Support me on Patreon to keep GamingOnLinux (and me) alive.

How To: An update on fixing screen-tearing on Linux with an NVIDIA GPU

Posted by , 11 January 2017 at 3:57 pm UTC / 16057 views
My original guide on how to help fix screen-tearing on Linux with an NVIDIA GPU is a bit dated, so here’s an even easier way.

Notes
You will likely need the 375.26 driver or newer for this to show up in "nvidia-settings".

These options may cause a loss in performance. For me personally, the loss is next to nothing.

It probably won't work with Optimus right now, but this may be fixed in future.

What to do
Previously you needed to edit config files, and it was a little messy. Thankfully, NVIDIA added options in nvidia-settings to essentially do it all for you. The options were added in a more recent NVIDIA driver version, so be sure you're up to date.

Load "nvidia-settings" and you will need to go to this screen and then hit “Advanced” at the bottom (my screenshot doesn't have the button, as this is what you see after you hit it):
image
Tick the boxes for “Force Composition Pipeline” and “Force Full Composition Pipeline” and then hit "Apply".

You can then enjoy a tear-free experience on Linux with an NVIDIA GPU. It really is that damn easy now.

Note: You will likely need to run nvidia-settings with “sudo” for the below to work.
If you want this applied all the time on startup (without needing to do anything), you can hit “Save to X Configuration File”. I have mine located at “/etc/X11/xorg.conf.d/xorg.conf” on Antergos, but your location may be different. I also recommend backing any existing xorg.conf file up if one exists.

This step isn't needed, but it's a fun and useful extra!
I also have mine set to a script and then to a keyboard shortcut, for those times when a game reverts the desktop to a low resolution after exiting, or when a game turns off a second monitor, this will turn it back on.

For that I manually set the resolution like so:
nvidia-settings --assign CurrentMetaMode="DVI-I-1:1920x1080_60 +0+0 { ForceFullCompositionPipeline = On }, HDMI-0:1920x1080_60 +1920+0 { ForceFullCompositionPipeline = On }"
Edit that for your details, like your resolution and monitor connections (you can see them by running "xrandr --query" in terminal), and then save it as an easy to remember filename. You can then set it as a custom shortcut, I use “CTRL+ALT+F4” as it’s not used for anything else.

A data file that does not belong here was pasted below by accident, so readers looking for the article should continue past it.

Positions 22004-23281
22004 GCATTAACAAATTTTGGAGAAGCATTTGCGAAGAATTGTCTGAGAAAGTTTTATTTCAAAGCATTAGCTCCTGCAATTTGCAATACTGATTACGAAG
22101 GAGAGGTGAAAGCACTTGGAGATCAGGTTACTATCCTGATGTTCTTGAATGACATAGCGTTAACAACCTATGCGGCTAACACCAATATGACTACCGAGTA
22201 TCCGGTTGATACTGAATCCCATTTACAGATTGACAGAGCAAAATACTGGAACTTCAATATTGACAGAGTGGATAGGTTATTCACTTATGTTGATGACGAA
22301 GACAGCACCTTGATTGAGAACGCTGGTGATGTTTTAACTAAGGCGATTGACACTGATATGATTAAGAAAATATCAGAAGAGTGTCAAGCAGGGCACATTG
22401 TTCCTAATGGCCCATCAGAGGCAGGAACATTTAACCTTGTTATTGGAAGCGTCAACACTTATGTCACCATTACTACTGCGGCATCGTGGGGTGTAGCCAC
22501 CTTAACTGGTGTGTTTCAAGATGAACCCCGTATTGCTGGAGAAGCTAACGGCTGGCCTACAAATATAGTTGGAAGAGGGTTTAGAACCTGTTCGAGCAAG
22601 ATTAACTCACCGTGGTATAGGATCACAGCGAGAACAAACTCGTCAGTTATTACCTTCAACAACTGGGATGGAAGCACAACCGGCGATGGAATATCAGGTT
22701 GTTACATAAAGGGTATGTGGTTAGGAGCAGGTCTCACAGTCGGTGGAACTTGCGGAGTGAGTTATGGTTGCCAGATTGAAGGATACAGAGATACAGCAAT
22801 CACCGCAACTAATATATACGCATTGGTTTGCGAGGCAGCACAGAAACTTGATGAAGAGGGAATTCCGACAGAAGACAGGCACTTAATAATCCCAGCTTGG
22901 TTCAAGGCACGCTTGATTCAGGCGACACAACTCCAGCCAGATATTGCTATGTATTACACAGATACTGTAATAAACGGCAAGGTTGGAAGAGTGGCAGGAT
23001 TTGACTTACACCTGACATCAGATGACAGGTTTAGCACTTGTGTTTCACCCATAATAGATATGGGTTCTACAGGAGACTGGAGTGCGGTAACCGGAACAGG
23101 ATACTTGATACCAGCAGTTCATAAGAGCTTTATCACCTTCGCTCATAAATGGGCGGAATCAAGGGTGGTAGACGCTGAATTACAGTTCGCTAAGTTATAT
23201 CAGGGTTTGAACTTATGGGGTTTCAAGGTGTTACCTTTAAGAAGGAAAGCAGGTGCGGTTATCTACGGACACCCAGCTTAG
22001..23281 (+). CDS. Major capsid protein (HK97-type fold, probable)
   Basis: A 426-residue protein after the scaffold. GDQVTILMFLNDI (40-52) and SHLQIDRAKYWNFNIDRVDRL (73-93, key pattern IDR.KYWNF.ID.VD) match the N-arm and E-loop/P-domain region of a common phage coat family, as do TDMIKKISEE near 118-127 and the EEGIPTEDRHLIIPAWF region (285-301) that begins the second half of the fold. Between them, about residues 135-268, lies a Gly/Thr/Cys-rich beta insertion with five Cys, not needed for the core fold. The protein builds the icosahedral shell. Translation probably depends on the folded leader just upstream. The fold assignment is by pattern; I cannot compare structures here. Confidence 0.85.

This has been tested and works for me perfectly across Ubuntu Unity, Ubuntu MATE and Antergos KDE.
Comments
Page: «4/7»
  Go to:

tuubi commented on 11 January 2017 at 9:12 pm UTC
View PC info
  • Supporter

rea987Cause, Linux Mint will stick with kernel 4.4 for 2 years until the next LTS of Ubuntu released. Of course it will be possible to install backports but it still will be a hassle for end users.
No need for backports. 4.8 is available in the official repositories, and can be installed using Mint's kernels dialog. It only takes a few clicks.


liamdawe
tuubiBTW: Compton's VSync guide also has this to say about NVidia's ForceFullCompositionPipeline option:
QuoteHowever it’s indicated that it introduces huge (~30%) performance loss on some OpenGL applications.
I guess this info could be old and obsolete though?
That's very outdated information, my own tests have shown it to be a 2-3FPS difference, so that can be written off for benchmark differences each time you run it. Old cards may have more of an impact, but it hasn't been a problem for quite some time.
Good to hear.


knotted10 commented on 11 January 2017 at 9:26 pm UTC

rea987
knotted10I've made a research about this issue, it will be fixed on the release for xorg server 1.19, having kernel 4.5+ and latests would fix every screentearing issue for optimus laptops
I'm actually waiting for the moment that the arch linux release that xorg version to the stable repos and i'll switch to manjaro right away